Future Progressive Tense

When to use Future Progressive

The Future Progressive Tense refers to an action that will be in progress at a certain point in tie in the future. The focus of progressive tenses is on the continuity of the action, therefore, Future Progressive often refers to an unfinished action.

  • Projecting ongoing events to a specific point in time in the future
    The Jetsons will be joining us for dinner tonight.
    This time next week they will be sitting on the plane.
    I’ll be staying with local host families in China.
    He’ll still be working on his assignment in an hour.
  • Predictions about the future
    I’ll be missing you so much when you leave.
    You’ll be living on the streets if you don’t get a job soon.
  • Asking about plans in the future
    Will you be bringing your girlfriend to the party?
    Will she be attending the evening classes?
    Will I be driving with you to the park?

Structure of Simple Future Tense

Subject + will + be + Progressive Participle of Main Verb+ Object

The Future Progressive Tense puts the progressive aspect in a future form. As in the Simple Future Tense, future is expressed by the auxiliary verb ‘will’ that must be followed by a verb in bare infinitive. Remember that ‘will’ doesn’t need to be conjugated. To express progression, we’ll need the auxiliary verb ‘to be’ in first form which is ‘be’. Similarly to other progressive tenses, the action verb will follow ‘to be’ in progressive participle form.

I will be sleeping
You will be sleeping
He / She / It will be sleeping
We will be sleeping
You will be sleeping
They will be sleeping

Note that there’s no Future Progressive form of the verb ‘to be’:
I will be being sick. → I will be sick.

Take a look at where Future Progressive is in the Verb Tenses Table:

If you need a reminder on how to spell the -ing forms correctly, click here.

Making the Future Progressive Tense negative

As in case of Simple Future Tense, the negative form is created by combining ‘will’ and ‘not’ to ‘won’t’. The rest of the structure stays unchanged. Remember to use the short version in an informal and the long version in formal context. The negative of Future Progressive is formed as follows:

Subject + won’t / will not + be + Progressive Participle of Main Verb

Examples:
I won’t be sleeping when you come home.
She won’t be driving with us.
We won’t be reviewing any grammar during class today.

Yes/No questions in Future Progressive

In the English language, questions are usually formed by switching the (first) auxiliary verb and the subject. For example:

She can speak English. → Can she speak English?

The same logic applies in Future Progressive, as ‘will’ is also a modal verb like ‘can’ in the above-mentioned example. Just switch ‘will’ and the subject.

No, I will be watching TV. → Will you be walking the dog when I come home?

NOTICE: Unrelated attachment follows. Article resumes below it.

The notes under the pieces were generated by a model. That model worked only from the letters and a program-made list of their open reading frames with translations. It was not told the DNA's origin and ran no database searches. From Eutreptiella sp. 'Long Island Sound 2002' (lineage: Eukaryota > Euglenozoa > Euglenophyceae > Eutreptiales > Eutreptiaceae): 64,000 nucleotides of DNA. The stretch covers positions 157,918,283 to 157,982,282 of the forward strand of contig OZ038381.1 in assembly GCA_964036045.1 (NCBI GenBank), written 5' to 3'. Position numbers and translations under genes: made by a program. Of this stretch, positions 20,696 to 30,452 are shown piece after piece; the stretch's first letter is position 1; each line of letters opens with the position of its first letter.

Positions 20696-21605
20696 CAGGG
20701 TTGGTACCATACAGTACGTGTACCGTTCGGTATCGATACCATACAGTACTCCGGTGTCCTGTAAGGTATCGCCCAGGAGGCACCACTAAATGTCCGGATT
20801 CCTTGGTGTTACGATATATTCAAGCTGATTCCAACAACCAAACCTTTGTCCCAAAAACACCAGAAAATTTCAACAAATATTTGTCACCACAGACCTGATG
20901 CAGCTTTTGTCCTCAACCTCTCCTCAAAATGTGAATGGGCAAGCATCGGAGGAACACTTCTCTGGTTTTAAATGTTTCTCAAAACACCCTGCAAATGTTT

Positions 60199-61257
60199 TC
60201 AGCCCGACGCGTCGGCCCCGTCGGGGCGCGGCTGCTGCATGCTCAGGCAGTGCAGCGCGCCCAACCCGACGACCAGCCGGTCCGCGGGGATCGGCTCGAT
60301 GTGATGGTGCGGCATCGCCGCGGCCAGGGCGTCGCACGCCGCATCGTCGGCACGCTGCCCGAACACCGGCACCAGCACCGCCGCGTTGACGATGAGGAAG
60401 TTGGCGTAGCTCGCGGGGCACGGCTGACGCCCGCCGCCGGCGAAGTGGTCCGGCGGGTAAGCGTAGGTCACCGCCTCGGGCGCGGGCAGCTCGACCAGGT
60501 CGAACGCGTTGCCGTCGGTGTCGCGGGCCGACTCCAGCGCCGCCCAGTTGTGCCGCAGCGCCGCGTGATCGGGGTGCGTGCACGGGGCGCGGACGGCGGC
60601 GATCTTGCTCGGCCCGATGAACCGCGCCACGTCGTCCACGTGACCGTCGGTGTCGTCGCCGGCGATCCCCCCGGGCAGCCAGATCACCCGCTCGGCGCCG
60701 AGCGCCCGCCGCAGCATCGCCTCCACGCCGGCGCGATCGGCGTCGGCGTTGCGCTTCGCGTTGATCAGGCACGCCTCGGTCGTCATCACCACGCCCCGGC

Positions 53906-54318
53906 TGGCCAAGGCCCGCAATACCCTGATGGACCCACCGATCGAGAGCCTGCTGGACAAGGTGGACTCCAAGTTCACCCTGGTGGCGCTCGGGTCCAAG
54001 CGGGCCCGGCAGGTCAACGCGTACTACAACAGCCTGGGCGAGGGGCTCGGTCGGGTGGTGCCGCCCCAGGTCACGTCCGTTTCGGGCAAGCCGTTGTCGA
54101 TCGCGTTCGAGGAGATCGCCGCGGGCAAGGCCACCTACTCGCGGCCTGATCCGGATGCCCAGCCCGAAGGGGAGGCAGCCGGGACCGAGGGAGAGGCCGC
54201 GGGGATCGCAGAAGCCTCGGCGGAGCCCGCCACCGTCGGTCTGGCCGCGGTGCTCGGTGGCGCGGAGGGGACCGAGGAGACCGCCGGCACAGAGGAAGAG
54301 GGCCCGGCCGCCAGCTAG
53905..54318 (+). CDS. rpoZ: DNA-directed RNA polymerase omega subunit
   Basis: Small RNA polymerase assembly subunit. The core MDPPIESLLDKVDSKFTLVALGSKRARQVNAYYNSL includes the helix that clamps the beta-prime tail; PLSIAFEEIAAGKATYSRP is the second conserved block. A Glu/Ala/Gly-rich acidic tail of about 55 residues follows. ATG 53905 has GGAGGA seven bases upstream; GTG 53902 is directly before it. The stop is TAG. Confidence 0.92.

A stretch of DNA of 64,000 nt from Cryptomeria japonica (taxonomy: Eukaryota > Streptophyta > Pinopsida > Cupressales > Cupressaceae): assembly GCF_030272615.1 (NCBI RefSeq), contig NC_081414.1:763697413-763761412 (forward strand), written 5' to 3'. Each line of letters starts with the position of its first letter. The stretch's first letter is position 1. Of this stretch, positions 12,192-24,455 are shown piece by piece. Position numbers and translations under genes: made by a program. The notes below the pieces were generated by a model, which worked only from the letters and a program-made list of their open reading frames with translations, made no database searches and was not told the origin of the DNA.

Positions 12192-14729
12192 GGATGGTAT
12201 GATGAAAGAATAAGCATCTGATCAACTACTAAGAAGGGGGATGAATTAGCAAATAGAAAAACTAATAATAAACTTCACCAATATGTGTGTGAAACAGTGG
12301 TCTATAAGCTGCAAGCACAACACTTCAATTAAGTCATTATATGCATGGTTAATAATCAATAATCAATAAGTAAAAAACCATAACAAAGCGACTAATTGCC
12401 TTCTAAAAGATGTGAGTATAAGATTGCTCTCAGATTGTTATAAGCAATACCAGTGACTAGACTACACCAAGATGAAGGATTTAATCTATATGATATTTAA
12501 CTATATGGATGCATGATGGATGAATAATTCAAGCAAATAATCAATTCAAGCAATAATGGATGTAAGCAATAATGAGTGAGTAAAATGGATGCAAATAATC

You will be helping me with the laundry. 
→ Will you be helping me with the laundry?
This song will be playing in the background during the wedding. →
Will this song be playing at the wedding?

Open-ended questions in Future Progressive

To form open-ended questions, simply put the question word to the beginning of the sentence. The word order folowing the question word remains tha same as in case of yes/no questions. For example:

What will you be doing when I come home?
What will I be doing?
What song will be playing in the background?

Typical adverbs of the Future Progressive Tense

Tomorrow / tonight etc, at (6) pm/am/o’clock, next week / year, still, on Monday / Tuesday etc.

Note that in time clauses beginning with while, when, before, after, if and unless, the correct form of the verb is in present tense.

Some examples:
I’ll be making dinner when you come home.
Will you be coming to class on Thursday?
I’ll be hanging out alone unless you join me.
What will you be doing this time next week?
Mom will be cleaning up while you finish studying.

 

Overview of Progressive Tenses

What is the progressive aspect

The progressive aspect allows the speaker to express an action that is unfinished or in progress. They generally refer to an action in a given moment, not regularity. The aim of the speaker is to refer to an action that is ongoing at a given moment. It can also be used to describe an action withing a given time frame.

For example:
She is playing with her phone during the break.
The professor was explaining the solution when the bell rang.
I was walking home when it started raining.

How to use the progressive aspect

If you have decided to use progressive aspect, the next step is to decide which tense to put the verb into. The progressive aspect can be used in all three tenses: present, past and future. In each tense, you must use the auxiliary verb of Progressive Tenses in the correct tense.

General structure of Progressive Tenses

S + conjugated form of ‘to be’ + Progressive Participle of Main Verb + O

Progressive Tenses use ‘to be’ as an auxiliary verb that must be followed by the progressive participle of the main verb. Remember that ‘to be’ needs to agree with the subject at all times. Note that ‘to be’ is always followed by the -progressive participle of the main verb in progressive tenses to express continuity. You may see ‘to be’ followed by the past participle of the verb which is used in Passive Voice that is not a tense.

Take a look at the highlighted area to see the correct form of progressive verbs in each tense:

progressive